I've dipped both and I have to say I really enjoy the quality of fish on the Kenai compared to the Copper. The Kenai fish are FRESH from the saltwater and haven't been in the silt for 50+ miles (the copper river reds appear "washed out" to me). I've also noticed that the Kenai fish are considerably larger. I'm not sure about taste difference because we usually can/smoke our fish. Maybe fresh and straight onto the grill there would be a noticeable difference? I dip the Kenai from a boat and, other than the occasional "knucklehead", the people are friendly and helpful. Also, we usually stay at the Riverbend campground which has really good fish cleaning tables and friendly hosts.

    On one of our last trips to the Kenai, a friend and I got 92 fish in about 8 hrs. Took a while to clean them! We use large, king size landing nets with 8' handles and the stock black webbing. We don't like to fool around with the gill netting (takes too long to clear the fish from the net while floating). When the fish are in, the gill nets don't get many more than we do by any means.
    AKmud
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    Moderator Paul H's Avatar
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    Kenai fish are definatley bigger, I've had Copper reds make it trough the mesh of my gil net, that rarely happens on the Kenai. There are also some lunkers on the Kenai in the 10# and over range, Coppers are more in the 5# range.

    I've yet to dip both rivers on the same year, and wanted to do it this year for a side by side taste comparison, but it didn't work out.

    Gil vs landing, seems to be a boat vs shore thing. For the shore you definately want a gil net. I've gotten 65 in a little over 3 hours with my one net, so the gil hasn't been a hindrance. I have my wife and kids out cleaning the fish and putting them on ice, and they can only handle about 10 an hour between cleaning them and dragging them up to the cooler.

    I will say having more than 30-35 fish to process is a killer, and limiting out 1 day isn't necessarily a good thing.

  9. #9
    Member AKFishOn's Avatar
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    Default Reds

    Copper reds are more oily and can be of a darker red flesh color meat. Kenai larger, normally less beat up but nothing beats a copper red to smoke or can in my opinion.

    Kenai fish are presentation fish (for the grill), copper reds are better tasting.

    Dean

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    Quote Originally Posted by Dean Denter
    Copper reds are more oily and can be of a darker red flesh color meat. Kenai larger, normally less beat up but nothing beats a copper red to smoke or can in my opinion.

    Kenai fish are presentation fish (for the grill), copper reds are better tasting.

    Dean
    I agree with you one this. I will also add that I have caught very large reds in the Copper. A friend of mine caught an enormous red last year. This thing was fat end heavy, and I dropped it in the water after gutting it and cutting the head off! He is the nicest guy around, and didn't get mad at me. But I still feel bad about losing his fish.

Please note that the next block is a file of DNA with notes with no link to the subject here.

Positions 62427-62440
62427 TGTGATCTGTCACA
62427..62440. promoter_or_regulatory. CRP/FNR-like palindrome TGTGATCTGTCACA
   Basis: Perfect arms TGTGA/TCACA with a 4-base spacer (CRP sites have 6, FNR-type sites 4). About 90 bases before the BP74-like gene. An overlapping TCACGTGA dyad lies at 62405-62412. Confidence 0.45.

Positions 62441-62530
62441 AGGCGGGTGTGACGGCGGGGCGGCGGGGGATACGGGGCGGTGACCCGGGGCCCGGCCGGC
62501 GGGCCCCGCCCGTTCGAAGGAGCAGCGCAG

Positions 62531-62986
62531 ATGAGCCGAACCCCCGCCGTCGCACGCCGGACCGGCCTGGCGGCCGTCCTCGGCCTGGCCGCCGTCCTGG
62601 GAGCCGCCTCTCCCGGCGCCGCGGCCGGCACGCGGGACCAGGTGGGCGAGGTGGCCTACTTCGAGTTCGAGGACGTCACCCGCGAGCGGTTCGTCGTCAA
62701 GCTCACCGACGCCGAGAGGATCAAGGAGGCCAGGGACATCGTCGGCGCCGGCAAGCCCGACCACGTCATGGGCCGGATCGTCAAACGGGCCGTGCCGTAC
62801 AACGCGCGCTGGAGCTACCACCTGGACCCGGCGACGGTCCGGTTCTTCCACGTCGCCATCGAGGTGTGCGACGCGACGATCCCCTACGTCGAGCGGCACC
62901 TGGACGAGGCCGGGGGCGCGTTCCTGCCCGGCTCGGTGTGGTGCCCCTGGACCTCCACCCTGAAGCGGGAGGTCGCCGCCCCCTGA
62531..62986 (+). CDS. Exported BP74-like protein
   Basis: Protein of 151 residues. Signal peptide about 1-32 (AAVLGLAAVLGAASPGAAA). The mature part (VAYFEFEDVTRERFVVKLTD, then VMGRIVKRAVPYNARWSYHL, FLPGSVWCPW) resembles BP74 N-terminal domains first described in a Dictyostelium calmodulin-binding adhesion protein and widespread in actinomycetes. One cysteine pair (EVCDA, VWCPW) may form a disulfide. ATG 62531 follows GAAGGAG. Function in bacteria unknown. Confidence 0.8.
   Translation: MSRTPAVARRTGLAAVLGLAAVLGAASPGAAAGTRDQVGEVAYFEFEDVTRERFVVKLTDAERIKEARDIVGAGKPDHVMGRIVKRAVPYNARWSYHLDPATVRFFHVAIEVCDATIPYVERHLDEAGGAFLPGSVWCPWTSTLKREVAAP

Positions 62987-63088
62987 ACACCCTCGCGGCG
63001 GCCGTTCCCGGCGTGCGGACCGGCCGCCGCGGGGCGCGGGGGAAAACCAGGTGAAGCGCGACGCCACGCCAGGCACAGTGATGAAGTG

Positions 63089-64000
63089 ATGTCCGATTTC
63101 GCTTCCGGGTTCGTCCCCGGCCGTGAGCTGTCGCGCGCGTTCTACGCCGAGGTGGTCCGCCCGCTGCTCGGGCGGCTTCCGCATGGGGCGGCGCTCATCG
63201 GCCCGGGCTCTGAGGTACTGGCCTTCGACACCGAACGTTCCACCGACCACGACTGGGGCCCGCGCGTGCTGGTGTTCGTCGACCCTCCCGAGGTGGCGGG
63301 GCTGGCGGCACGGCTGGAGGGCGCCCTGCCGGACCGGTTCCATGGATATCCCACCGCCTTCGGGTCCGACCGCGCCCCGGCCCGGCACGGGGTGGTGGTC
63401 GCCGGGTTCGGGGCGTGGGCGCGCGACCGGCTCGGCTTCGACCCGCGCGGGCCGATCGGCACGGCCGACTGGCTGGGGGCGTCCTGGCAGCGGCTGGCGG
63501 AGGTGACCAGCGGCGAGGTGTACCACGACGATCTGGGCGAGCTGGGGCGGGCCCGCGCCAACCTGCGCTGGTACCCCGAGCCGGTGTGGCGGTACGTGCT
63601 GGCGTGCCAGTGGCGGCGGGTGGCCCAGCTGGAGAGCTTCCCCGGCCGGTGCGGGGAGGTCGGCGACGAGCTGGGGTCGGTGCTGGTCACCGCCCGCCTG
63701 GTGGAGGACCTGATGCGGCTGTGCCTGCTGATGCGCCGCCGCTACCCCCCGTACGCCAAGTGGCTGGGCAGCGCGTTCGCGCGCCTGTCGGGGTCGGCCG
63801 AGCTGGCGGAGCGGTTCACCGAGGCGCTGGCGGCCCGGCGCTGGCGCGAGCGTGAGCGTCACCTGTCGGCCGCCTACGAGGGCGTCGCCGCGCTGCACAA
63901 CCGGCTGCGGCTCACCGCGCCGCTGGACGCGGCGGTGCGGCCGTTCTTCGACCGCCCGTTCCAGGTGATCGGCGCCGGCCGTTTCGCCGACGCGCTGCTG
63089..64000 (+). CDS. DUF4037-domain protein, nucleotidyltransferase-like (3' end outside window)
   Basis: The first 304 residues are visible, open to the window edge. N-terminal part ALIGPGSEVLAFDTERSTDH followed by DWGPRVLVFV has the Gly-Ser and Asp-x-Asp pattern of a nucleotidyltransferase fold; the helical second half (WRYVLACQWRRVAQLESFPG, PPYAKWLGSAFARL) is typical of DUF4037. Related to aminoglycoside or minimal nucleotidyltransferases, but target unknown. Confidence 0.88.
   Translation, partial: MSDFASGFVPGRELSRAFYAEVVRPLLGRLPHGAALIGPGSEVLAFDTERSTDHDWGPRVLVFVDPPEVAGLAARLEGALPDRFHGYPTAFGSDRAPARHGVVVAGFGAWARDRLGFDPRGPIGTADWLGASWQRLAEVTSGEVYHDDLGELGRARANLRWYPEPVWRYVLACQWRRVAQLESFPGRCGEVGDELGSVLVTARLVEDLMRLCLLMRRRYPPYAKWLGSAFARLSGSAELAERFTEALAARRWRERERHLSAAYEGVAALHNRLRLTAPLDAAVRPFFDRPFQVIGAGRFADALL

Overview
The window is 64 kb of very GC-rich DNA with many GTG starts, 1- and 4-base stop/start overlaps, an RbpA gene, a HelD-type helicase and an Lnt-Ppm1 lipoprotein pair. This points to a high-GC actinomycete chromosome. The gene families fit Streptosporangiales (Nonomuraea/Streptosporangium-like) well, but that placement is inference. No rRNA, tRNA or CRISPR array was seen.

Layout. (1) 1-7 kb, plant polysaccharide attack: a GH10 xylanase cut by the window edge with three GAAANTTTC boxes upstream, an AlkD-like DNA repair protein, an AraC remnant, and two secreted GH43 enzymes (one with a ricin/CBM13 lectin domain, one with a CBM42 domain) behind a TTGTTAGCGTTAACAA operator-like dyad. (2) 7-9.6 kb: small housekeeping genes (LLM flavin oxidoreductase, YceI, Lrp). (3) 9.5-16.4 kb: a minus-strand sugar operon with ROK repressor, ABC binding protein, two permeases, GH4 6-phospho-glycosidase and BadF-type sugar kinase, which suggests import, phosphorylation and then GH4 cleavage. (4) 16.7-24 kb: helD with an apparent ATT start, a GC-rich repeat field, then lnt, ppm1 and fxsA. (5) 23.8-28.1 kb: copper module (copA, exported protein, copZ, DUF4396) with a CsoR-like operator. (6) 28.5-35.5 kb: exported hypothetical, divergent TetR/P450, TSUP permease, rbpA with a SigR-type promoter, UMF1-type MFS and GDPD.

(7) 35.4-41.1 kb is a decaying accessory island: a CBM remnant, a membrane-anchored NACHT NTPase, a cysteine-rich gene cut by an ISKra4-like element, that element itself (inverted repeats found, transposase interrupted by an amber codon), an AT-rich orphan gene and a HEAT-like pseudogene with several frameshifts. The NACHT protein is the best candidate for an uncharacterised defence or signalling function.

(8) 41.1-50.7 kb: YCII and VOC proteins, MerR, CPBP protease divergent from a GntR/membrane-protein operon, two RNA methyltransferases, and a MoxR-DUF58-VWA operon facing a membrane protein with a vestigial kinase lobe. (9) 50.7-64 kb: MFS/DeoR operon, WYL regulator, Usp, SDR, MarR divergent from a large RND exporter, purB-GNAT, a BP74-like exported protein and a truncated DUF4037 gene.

Back in the early '80's I used to catch very large reds, and remember one time when I caught a large King. A coworker of mine tied a 50-pound scale on a tree, and then hung the fish on it, but the scale's spring stretched-down to the 50-pound mark and hung there. I imagine that it weighed from 50 to 55 pounds. We had to cut it in two to fit it in one cooler. Now must of the Kings I see being caught weight from 15 to 35 pounds.
    ---------

    I haven't dipped the Kenai, just the Copper. I use both Kenai and the other nets sold around Fairbanks. Sometimes I sweep the shore with the net by allowing the current to carry it downstream. However, I don't do that too much these days because it wears me out. What I do now is dip the net in a back-eddy (the water next to the shore moving upstream), and wait for the salmon to swim into the net. But what always works the best is to find a hole within the eddy, just upstream from a rock or a high point. It seems that the salmon use those holes to rest or something, and there is where the net waits for them.

  11. #11

    Default

    I think the copper river reds are just as good if not better than kenai. I have caught little reds and big reds in both rivers. The Copper is preatty hard core though, and dangerous. You fall in that river you aint getting out till a gillnetter picks you up in cordova! I actually have a preatty funny story. One spot we hit one year on the copper was a preatty knarly CLIMB down to the water. Pain in the ass to get down and even worse to get up. 45 reds later we had to get all these fish back up. uh oh. So we made probably the worlds longest stringer. attached it to the winch cable from one of the 4 wheelers on the road and proceeded to winch about 300 lbs of reds up the cliffs and through the woods. And no we didnt lose or ruin 1 fish. that was a long night of cleaning! J

  12. #12
    Member AKFishOn's Avatar
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    Default Copper King

    This photo is not mine, but a friends. Hope he hits it this year while other are in much hotter climates. Kings can get real big in the Copper.

    Best of Luck, and any guesses on how much this one weighed?

    Dean